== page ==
Random Bits & Leprechauns (a.k.a. an Indirect Tribute to St. Patrick's Day)
My eldest returned from camp last summer with a great tan, serious laundry, and a knee injury. We called an orthopedic and the receptionist booked us with a doctor “everyone loves.” She warned, however, the doctor was quite tall; she didn’t want us to be surprised.
My family is okay with height. My petite brother-in-law is 6’7” and my 6’6” and 6’9” nephews got his shorty genes, too. The doctor gave us other surprises, though, and we would have welcomed a sensitive heads-up about them. My daughter ogled his chunky gold necklace, framed by his scantily buttoned shirt. I couldn’t decide if he had a tic or if I should be flattered when he repeatedly raised his eyebrows at me and winked. Likewise, when he said I was as cute as my offspring.
Researchers find we are only aware of about 40 of the 11 million – 11 million! – bits of information our brain processes every second. With our brain registering just a fraction of all this information, each of us likely experiences very different parts of the same world.
This explains a lot. My 40 bits highlighted the doctor’s bedazzlement and behavior; the receptionist’s didn’t. Maybe she’s sees a world of bejeweled, flirty leprechauns, so stature is salient. It’s possible.
No wonder there are times it’s challenging to be on the same page and understand one another. We aren’t always processing the same bits. It’s probably a miracle we find any commonality. Yet we do. Full theatres crack up at the same line in a movie or play. Entire communities are called to action when one member is in pain. Whole movements are created out of shared purpose.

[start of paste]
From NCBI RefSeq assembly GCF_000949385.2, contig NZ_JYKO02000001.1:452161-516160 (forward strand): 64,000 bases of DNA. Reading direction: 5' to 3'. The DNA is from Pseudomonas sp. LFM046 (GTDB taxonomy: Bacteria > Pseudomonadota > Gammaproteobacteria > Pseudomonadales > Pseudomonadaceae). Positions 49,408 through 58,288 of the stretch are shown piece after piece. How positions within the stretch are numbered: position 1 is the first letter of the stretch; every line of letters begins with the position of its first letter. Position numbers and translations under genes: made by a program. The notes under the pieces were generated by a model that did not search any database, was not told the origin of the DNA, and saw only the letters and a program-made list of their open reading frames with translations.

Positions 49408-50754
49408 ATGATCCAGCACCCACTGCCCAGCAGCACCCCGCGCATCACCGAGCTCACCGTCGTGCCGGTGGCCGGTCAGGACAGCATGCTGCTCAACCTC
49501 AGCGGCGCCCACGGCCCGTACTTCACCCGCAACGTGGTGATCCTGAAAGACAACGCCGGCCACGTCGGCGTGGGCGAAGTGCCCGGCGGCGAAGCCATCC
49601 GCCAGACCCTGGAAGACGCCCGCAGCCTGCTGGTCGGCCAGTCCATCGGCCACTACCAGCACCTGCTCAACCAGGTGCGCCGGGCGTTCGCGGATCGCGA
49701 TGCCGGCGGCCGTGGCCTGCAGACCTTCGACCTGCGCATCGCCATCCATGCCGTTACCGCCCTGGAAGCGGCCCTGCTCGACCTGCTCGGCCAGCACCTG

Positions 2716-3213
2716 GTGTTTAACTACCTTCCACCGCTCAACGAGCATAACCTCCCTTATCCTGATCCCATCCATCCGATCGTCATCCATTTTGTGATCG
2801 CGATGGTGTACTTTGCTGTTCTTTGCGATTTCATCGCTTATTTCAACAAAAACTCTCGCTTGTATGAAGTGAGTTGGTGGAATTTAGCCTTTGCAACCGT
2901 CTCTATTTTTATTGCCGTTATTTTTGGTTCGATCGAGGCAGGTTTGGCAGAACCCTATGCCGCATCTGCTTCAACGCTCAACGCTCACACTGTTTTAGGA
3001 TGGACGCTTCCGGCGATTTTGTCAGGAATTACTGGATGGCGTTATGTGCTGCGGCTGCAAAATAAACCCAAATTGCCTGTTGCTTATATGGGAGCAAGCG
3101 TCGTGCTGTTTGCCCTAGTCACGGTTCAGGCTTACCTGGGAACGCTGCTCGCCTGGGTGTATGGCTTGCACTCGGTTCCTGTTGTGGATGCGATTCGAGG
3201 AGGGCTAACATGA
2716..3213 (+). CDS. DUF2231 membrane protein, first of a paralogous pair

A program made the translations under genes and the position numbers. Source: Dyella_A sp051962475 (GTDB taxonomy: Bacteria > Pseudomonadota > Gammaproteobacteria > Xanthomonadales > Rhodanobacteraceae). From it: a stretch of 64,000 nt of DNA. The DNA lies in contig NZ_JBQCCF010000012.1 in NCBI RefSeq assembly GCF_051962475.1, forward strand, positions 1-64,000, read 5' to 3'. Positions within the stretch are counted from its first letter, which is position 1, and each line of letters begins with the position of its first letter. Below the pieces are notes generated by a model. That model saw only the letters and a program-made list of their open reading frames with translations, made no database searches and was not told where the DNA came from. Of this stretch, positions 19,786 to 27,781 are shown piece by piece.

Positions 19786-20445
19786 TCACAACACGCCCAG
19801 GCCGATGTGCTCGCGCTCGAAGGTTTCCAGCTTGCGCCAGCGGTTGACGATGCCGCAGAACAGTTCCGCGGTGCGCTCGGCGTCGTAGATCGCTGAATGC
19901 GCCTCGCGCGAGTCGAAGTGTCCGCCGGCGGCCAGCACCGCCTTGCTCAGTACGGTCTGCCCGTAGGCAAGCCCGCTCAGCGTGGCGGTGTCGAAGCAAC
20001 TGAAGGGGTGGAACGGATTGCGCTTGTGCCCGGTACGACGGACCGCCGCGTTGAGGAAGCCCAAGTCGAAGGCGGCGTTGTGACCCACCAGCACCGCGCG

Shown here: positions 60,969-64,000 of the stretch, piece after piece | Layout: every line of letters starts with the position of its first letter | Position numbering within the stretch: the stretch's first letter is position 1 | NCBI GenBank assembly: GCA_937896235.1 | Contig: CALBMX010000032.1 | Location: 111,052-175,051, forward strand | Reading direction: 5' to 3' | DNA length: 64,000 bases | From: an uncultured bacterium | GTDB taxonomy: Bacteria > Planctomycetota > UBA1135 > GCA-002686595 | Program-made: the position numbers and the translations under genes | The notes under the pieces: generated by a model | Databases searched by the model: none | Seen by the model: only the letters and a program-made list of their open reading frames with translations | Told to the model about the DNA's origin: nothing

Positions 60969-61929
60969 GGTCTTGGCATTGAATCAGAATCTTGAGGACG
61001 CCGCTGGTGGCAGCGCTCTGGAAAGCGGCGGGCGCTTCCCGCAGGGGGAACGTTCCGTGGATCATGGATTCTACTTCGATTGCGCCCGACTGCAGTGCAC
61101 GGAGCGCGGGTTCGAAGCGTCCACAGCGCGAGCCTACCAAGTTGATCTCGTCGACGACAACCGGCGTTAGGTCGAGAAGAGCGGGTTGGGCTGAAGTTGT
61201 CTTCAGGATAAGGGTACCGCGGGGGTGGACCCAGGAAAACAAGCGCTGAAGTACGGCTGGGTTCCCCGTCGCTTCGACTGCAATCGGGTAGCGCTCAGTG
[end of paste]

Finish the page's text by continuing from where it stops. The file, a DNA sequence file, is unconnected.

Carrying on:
Still, we miss too many opportunities to laugh, cry, and create with one another, but we’re not doomed to that. Studies in neuroplasticity show capabilities in brain adaptation never known possible. This means upping our bit awareness should be a cinch. If we find connection through our measly 40 bits, think what we could find with 50. We deserve more bits.
I’m officially upping my bits. At our next appointment, I’ll wonder what it was like for my daughter’s tall doctor living among the leprechauns. (How in the world must his great big feet fit in those little pointy shoes?) And when I see you, I’ll work harder to appreciate the very different worlds we see in this same one, incredibly thankful we find ways to share the view.
Resources & References
- Bergland, C. (February 6, 2017). How do neuroplasticity and neurogenesis rewire your brain? Retrieved from https://www.psychologytoday.com/blog/the-athletes-way/201702/how-do-neuroplasticity-and-neurogenesis-rewire-your-brain
- Photo Credit: ADW. (November 4, 2009). Leprechaun. Retrieved from https://www.flickr.com/photos/adwartist/7780164792/
- Wilson, T. D. (2004). Strangers to ourselves: Discovering the adaptive unconscious. Cambridge, MA: Belknap Press.
*A version of this blog originally posted on July 18, 2017*